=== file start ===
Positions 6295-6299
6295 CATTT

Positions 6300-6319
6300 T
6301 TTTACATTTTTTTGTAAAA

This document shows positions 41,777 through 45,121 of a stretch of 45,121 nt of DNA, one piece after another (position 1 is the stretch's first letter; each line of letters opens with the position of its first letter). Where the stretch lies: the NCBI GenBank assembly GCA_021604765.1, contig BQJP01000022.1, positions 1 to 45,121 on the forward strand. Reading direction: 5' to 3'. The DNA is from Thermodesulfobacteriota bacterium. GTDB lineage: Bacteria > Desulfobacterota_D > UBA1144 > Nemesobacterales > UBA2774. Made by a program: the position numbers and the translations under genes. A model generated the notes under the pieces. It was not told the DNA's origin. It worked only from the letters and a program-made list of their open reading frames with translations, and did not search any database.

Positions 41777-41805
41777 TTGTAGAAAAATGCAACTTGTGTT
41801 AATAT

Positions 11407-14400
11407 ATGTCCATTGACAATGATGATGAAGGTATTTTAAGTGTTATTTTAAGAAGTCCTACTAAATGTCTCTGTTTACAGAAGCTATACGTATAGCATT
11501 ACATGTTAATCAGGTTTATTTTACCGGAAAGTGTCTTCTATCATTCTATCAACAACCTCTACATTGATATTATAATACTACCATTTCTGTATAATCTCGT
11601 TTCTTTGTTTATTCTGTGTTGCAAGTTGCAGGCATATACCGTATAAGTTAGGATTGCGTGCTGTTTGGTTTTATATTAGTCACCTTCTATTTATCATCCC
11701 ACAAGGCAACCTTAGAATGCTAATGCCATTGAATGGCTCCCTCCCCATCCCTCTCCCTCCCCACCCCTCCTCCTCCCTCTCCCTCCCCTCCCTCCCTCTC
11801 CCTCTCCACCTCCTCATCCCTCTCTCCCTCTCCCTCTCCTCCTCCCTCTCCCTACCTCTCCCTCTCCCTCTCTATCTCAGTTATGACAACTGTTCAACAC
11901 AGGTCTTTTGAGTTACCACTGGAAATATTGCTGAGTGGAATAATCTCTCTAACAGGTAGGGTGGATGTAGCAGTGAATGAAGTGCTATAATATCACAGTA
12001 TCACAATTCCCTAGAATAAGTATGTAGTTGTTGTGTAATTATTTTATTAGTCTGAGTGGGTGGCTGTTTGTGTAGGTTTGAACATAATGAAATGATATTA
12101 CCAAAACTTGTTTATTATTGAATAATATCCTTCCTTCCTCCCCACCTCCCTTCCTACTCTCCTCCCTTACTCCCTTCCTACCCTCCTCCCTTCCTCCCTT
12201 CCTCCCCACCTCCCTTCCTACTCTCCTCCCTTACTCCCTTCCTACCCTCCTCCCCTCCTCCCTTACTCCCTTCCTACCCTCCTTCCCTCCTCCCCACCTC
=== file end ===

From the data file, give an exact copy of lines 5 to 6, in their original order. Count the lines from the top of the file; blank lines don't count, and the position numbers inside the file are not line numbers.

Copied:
6301 TTTACATTTTTTTGTAAAA

This document shows positions 41,777 through 45,121 of a stretch of 45,121 nt of DNA, one piece after another (position 1 is the stretch's first letter; each line of letters opens with the position of its first letter). Where the stretch lies: the NCBI GenBank assembly GCA_021604765.1, contig BQJP01000022.1, positions 1 to 45,121 on the forward strand. Reading direction: 5' to 3'. The DNA is from Thermodesulfobacteriota bacterium. GTDB lineage: Bacteria > Desulfobacterota_D > UBA1144 > Nemesobacterales > UBA2774. Made by a program: the position numbers and the translations under genes. A model generated the notes under the pieces. It was not told the DNA's origin. It worked only from the letters and a program-made list of their open reading frames with translations, and did not search any database.